When Farmville first blew up, I played it for about 45 seconds and thought, “Do I really need to add slopping the virtual hogs to my already excessive online to-do list?” But it was clear that a lot of people were really getting into it. In an interview excerpt posted on Consumerist, game designer Jonathon Blow reveals that these kinds of games are intended to create anxiety in the player as a way of increasing participation and revenue:
“…when you look at the design process in that game, it’s not about designing a fun game. It’s not about designing something that’s going to be interesting or a positive experience in any way — it’s actually about designing something that’s a negative experience.”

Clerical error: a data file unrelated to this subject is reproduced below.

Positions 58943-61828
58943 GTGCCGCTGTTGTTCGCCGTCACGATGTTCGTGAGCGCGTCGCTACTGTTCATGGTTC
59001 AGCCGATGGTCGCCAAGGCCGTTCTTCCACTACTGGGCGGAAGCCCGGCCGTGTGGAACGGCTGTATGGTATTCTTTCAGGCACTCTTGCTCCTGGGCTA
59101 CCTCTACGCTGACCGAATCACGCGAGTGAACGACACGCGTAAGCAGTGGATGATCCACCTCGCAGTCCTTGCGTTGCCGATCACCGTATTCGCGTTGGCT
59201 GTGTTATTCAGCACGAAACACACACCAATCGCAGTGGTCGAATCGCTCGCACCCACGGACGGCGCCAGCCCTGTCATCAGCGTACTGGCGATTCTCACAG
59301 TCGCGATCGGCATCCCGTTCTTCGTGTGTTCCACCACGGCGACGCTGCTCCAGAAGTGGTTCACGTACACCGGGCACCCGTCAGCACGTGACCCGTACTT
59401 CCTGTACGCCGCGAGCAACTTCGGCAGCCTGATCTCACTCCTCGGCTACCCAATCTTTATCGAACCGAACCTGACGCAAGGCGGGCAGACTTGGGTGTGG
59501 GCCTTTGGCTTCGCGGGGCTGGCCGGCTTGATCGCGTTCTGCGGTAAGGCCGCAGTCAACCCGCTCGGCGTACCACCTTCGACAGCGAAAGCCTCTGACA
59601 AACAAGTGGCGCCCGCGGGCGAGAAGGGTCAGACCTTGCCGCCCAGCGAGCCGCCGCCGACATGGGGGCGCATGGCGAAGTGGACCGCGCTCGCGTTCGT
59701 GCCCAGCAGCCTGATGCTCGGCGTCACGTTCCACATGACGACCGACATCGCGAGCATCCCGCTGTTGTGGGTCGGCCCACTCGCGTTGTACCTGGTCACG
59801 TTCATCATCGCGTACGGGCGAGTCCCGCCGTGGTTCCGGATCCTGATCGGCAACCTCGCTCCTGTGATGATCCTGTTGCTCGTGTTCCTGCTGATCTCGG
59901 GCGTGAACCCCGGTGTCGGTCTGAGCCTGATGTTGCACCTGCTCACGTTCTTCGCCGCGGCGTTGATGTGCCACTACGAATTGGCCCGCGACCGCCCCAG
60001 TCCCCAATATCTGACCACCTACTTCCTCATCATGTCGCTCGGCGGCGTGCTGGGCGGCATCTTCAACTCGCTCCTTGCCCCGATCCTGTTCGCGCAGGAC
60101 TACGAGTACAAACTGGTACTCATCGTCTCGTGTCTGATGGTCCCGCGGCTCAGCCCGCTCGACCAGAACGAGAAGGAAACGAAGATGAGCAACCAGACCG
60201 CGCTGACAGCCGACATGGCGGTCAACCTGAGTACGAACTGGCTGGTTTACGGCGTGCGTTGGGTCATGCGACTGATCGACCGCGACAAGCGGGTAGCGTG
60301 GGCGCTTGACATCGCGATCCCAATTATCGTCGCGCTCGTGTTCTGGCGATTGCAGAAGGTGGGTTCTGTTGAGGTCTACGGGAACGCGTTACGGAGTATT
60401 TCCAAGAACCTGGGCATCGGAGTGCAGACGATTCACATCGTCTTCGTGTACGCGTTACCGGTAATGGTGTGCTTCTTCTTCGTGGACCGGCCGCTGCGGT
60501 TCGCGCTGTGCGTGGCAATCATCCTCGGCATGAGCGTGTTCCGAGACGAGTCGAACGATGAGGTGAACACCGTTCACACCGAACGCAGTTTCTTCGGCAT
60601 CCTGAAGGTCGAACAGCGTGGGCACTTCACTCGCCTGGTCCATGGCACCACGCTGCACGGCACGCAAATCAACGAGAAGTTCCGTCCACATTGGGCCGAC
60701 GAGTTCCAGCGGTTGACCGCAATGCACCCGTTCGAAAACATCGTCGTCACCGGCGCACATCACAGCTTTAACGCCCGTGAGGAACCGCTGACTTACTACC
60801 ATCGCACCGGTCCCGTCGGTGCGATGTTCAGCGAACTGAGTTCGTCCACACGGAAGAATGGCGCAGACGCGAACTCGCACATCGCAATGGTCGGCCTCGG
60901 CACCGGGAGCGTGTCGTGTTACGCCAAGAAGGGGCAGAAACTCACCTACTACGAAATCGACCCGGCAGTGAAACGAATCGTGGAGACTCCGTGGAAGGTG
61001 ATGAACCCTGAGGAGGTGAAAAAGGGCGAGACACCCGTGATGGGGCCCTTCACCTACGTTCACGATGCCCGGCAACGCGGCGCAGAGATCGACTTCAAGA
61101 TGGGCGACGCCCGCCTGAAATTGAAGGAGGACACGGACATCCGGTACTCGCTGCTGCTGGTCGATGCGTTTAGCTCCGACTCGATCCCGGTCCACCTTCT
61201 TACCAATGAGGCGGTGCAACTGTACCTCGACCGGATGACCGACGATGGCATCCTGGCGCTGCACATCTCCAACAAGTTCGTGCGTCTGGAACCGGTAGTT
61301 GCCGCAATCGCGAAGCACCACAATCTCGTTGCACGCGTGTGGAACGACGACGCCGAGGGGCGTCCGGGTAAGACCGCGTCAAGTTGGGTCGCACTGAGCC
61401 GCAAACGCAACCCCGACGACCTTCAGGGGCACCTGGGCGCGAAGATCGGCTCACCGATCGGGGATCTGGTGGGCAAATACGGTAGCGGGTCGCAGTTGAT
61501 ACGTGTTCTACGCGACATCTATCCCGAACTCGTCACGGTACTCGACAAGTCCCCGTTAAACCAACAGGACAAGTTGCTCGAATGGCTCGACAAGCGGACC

Clearly, creating incremental frustration is a big part of many games, but usually the player can overcome it by improving her skill through gameplay. With Farmville, Mafia Wars, et. al., you literally buy your way out of your incremental frustration. Or you can advance by getting other people to play (and presumably, spend). Doesn’t seem like a sustainable strategy—eventually the pool of suckers will dry up—but Zynga sure seems to be making piles of money for now.
Here’s the full interview: Catching up with Jonathon Blow (gamasutra)